My second set of parents, the retired east Des Moines hairdresser and printer, would be hesitant about me writing publicly about my mental health problems. They would worry, rightly so, that people would look at me differently or treat me as lesser or perhaps a dangerous nut who will run amok at any moment.
People do react differently to you when you struggle and are open about it. But I talk openly about it amongst my colleagues, on my blog and with my friends, family and sometimes my sources when reporting stories where the revelation is relevant. I talk about it not to brag about it or complain in a “woe is me” kind of way.
I talk about it because mental illnesses are really no different than high blood pressure or diabetes – other health problems that can be fatal. And that’s what suicide really is: the fatal heart attack or liver failure of depression and anxiety.
I talk about it because people who suffer, my fellow travelers, need to know they are not alone. As my friend Bill McClelland, the great St. Louis Post-Dispatch columnist, once told me: “We are all walking on the thin ice.”
I talk about it because people need to hear from those of us who suffer from the illness that sometimes it is a daily struggle, but most of the time we survive and even thrive. But it is a scary thing. Because I have been to that place Williams visited, with the instrument of my death in my hand, and thought there was no way out.
I found another way out. Williams didn’t.
That Williams lost his fight and I’m still fighting isn’t a measure of character, strength or determination. My cancer just went into remission. Williams’ got stronger.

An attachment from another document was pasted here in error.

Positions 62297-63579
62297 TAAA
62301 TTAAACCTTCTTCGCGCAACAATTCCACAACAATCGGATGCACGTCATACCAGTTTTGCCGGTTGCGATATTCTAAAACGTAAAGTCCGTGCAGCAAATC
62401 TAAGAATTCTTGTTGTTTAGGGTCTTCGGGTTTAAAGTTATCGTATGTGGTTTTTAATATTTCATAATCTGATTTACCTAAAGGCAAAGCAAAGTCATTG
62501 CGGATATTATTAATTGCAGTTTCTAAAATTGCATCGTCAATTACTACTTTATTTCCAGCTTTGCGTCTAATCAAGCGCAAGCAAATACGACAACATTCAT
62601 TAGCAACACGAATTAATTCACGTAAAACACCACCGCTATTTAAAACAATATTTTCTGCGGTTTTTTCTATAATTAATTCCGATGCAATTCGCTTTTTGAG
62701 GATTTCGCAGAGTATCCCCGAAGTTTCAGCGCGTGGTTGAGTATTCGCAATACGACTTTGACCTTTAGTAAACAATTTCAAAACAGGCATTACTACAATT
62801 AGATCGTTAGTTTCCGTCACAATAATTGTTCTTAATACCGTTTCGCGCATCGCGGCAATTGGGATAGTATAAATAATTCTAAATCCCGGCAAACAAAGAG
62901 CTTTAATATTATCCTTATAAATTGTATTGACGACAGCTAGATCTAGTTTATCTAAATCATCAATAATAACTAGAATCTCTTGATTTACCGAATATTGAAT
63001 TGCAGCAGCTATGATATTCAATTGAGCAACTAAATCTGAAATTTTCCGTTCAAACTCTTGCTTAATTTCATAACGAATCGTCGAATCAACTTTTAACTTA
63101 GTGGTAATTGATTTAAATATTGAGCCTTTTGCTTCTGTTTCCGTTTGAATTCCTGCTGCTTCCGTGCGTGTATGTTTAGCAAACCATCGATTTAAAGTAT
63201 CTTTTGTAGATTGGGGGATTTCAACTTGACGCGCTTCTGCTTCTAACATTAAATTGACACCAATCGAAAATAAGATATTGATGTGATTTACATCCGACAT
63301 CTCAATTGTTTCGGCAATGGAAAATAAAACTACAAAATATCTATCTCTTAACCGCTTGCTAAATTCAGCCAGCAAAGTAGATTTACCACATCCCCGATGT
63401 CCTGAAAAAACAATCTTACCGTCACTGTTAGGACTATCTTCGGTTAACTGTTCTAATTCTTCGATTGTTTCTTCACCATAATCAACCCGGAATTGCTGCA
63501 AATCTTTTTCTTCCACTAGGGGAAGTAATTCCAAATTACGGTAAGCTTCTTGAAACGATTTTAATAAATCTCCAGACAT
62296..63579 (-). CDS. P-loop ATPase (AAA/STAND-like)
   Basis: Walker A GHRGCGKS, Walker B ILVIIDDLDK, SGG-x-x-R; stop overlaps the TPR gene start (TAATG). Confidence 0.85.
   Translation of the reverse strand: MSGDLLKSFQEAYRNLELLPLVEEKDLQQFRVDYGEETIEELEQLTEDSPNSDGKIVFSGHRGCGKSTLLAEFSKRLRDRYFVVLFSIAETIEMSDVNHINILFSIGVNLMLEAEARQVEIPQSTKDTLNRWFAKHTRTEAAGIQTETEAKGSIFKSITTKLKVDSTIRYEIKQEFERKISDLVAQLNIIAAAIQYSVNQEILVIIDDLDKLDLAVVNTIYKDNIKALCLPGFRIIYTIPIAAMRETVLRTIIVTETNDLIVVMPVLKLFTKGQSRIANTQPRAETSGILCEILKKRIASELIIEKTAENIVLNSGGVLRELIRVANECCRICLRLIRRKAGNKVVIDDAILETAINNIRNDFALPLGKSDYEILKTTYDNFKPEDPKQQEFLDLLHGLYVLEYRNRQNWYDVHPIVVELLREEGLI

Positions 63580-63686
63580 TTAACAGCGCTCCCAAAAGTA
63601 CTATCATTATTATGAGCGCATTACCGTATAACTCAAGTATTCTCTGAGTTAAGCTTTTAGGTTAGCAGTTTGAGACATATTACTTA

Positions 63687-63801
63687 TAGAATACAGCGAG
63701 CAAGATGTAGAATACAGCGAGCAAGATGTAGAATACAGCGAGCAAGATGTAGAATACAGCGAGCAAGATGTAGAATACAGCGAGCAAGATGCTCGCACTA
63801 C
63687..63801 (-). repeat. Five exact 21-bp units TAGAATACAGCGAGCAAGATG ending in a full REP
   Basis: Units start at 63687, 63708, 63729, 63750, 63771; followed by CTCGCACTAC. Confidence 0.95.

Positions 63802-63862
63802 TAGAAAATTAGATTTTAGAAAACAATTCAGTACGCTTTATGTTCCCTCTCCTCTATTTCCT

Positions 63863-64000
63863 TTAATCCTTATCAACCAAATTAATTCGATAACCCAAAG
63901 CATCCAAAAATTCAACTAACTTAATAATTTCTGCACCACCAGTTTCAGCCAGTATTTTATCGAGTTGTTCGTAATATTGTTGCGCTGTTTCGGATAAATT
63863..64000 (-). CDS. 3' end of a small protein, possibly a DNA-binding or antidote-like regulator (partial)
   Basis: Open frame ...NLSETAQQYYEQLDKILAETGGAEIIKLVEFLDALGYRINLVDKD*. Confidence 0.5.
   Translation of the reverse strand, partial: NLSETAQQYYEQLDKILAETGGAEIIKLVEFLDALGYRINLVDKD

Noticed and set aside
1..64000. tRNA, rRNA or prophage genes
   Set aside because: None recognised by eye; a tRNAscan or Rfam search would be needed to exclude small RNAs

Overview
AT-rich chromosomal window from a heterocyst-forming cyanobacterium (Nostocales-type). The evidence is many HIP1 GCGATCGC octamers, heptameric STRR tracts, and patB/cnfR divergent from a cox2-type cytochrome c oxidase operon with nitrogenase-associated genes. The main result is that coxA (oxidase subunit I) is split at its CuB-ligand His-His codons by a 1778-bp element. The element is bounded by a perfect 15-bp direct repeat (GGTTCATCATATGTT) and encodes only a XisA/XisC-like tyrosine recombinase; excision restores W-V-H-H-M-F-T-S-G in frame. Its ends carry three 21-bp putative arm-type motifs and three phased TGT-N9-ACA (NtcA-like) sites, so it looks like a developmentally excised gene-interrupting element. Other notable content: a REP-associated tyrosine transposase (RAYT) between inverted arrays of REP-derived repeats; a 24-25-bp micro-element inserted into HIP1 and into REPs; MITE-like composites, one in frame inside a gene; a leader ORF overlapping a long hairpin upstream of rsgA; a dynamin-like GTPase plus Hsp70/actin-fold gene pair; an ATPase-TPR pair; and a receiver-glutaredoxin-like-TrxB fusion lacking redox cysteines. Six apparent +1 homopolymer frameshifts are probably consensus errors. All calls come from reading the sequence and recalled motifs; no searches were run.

Mental illness is often a brutal, cruel fight against your own thoughts. And one gets so tired, so very damned tired.
I don’t have any more answers or magic solutions.
But I have a bit of advice: Put as much kindness into the world as possible.
If one measures kindness by laughs inspired, Williams left one heck of a legacy for us to follow.
- 30 -
My back is sore. My legs hurt. I’m tired of carrying this heavy load.
The burden I refer to is books. I have too many of them. The shelves of my overstuffed (and very cheap) bookcases sag beneath the weight of my books. Nearly every surface in my home serves as a holding space for books.
Paperbacks are jammed into the entertainment center behind the TV. Books pile up on the coffee table. There are a few in the closet and a few more in the nightstand. I bet if I looked real close, I’d find a few under the bed.
But I’m too scared to look under there. I saw “Monsters, Inc.” Nobody wants to be surprised in bed by John Goodman and Billy Crystal.
This book problem becomes particularly acute when one moves, which I’m doing this week.
Confession: I have not read all the books I own. I have not read most of the books I own.
I have, for example, a Christian Bible. I keep it out of respect for my parents, particularly my late father, who went to a great deal of hassle to make sure I passed confirmation at the First United Methodist Church in Winterset when I was a boy.
I’ve looked up things in it. There are lots of Biblical references in society, especially made by politicians. I like to look them up and see if they say what I’m told they say. But most of the time the language is very dense and often vague. So, no, I haven’t read it cover to cover.
I watched “The Ten Commandments,” “The Greatest Story Ever Told” and “The Bible” on TV around Easter every year when I was a boy. I know it’s not the same, but I understood those.